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Conducting a Session

Tips for conducting fun, challenging lessons that maximise participation.


Plan, plan, plan

  • Walk through the session in your mind before you conduct it. Pay particular attention to organisational aspects and the flow of activities.
  • Anticipate what you might do if things aren’t working.
  • The better prepared you are with a plan, the more confident you will feel about some spontaneity on the day!

Plan for:

  • repetition over several weeks to allow for learning and consolidation
  • variety to cater for short attention spans – variety within a game (CHANGE IT) or different games.

Setting up

  • Know what you will need and where it is to be placed before you arrive.
  • Set up ahead of the session.
  • Involve players with specific setting up tasks.

Forming groups

  • A simple ‘1,2,3… 1,2,3’…is quick and easy and avoids players being ‘left behind’.
  • Avoid team captains picking their own groups… imagine if you were the last person picked!
  • Other methods are shown on the Group Management activity cards and can contribute to fun, cooperative play or physical activity. You will need to plan for these and allow time for them.
  • Matching players of different abilities may be appropriate in some situations.

Transition activities

  • An energising transition is to have players touch each corner or each side of the playing area and reassemble in the centre.
  • Using different individual or group locomotions between activities.



  • One group per activity station.
  • More stations means more participation, but can take longer to set up.
  • Set a time limit for participation at each station (generally 2–3 minutes).
  • Have an agreed procedure for assembling, moving to the next station and beginning the new activity.
  • Add some fun and an extra physical challenge by requiring different locomotions between stations.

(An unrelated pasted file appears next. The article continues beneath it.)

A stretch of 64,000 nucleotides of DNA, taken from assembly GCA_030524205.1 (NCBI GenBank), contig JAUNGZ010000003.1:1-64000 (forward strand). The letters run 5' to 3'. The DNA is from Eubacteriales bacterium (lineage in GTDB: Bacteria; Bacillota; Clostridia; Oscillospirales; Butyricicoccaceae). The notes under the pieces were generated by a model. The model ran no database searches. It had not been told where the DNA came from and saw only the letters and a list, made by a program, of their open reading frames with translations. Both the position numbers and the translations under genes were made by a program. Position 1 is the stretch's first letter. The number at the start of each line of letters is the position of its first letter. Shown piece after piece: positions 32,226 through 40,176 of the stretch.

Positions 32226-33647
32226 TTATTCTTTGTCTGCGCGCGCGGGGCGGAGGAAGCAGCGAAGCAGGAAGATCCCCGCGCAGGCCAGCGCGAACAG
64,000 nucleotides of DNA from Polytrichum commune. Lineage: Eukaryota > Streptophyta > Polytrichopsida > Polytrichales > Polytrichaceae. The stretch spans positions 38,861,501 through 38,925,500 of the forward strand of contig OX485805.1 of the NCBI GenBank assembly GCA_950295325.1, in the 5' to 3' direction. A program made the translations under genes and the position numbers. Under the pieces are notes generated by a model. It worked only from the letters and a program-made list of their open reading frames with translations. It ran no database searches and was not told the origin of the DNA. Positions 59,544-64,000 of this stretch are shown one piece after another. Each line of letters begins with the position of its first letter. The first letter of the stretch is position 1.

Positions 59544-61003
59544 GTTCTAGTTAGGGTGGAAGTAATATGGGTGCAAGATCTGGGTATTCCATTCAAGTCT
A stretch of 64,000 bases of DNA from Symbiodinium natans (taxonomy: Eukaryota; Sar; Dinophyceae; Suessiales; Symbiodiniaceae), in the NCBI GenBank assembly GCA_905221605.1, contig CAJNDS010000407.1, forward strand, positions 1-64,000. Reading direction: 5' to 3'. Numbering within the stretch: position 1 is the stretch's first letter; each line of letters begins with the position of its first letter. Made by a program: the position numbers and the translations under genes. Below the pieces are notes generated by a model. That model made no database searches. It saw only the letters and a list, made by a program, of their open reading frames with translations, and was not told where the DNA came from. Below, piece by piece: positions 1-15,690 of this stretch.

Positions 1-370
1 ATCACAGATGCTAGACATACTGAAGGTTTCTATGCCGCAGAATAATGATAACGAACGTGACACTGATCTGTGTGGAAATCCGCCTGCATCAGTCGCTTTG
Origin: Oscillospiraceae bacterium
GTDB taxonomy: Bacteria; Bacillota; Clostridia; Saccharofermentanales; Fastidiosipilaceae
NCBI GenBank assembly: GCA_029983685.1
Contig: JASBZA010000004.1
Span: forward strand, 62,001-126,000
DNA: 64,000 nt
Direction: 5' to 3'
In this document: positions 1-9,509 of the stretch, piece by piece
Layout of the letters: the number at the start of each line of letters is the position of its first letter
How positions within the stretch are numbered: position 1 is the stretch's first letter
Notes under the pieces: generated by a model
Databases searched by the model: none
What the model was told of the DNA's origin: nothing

Introducing the activity

Use the Playing for Life cards. Note the short summary descriptions, illustrations and ‘What to do’.

  • Use the name of the game on the card.
  • Show players the illustrations and demonstrate the activity.
  • Show enough to start the activity – refinements can be introduced later.
  • Make connections to previous games.
  • Some players may not understand the game the first time.


  • Be brief and explicit.
  • Instructions linked to a demonstration are best.


  • Make sure everyone can see.
  • Avoid having the class look into the sun.
  • Use positioning to avoid distractions such as other games.
  • One or two key points only.
  • Allow questions.
  • Get them playing quickly.

Let the kids play

  • Avoid too many interruptions, too much feedback and too many corrections.
  • Make sure most of the session is used for participating in activities and games.
  • Avoid over-coaching.

Let the kids experiment

For example, let the players take the game in a new direction or to another level. After playing an activity challenge players to come up with CHANGE IT variations.

Provide a lead if necessary, e.g. ‘Think of another way of scoring.’

AVOID these

  • Activities that eliminate players.
  • Activities used for punishment or to highlight lack of proficiency.
  • Playing games that highlight a mismatch between a player’s ability and the requirements of the games.

Rules for relays

Relays can highlight a player’s lack of proficiency with a particular technique or understanding of an activity.

Pay particular attention to choosing relays that can accommodate varying abilities.


  • Use age-appropriate equipment.
  • Have alternatives available to suit varying abilities.
  • Balloons work best indoors.

Fun and lots of activity


  • Effective planning.
  • Simple instructions.
  • Variety.
  • Maximise participation time.
  • Encourage skill development.
  • Enough equipment.
  • Use CHANGE IT.

The plodders, the youngest and the smallest

Make allowances.

  • Praise small improvements openly.
  • Ask how they are feeling.
  • Ask their opinion on a game.
  • Give them small challenges.

The more proficient

More proficient children will need challenging.

  • Use them as role models – e.g. changing partners often.
  • Use CHANGE IT to challenge them, e.g. they can only pass below shoulder height, score in a confined area,
  • defend a larger area or they may be ‘1’ in 2 v 1 activities.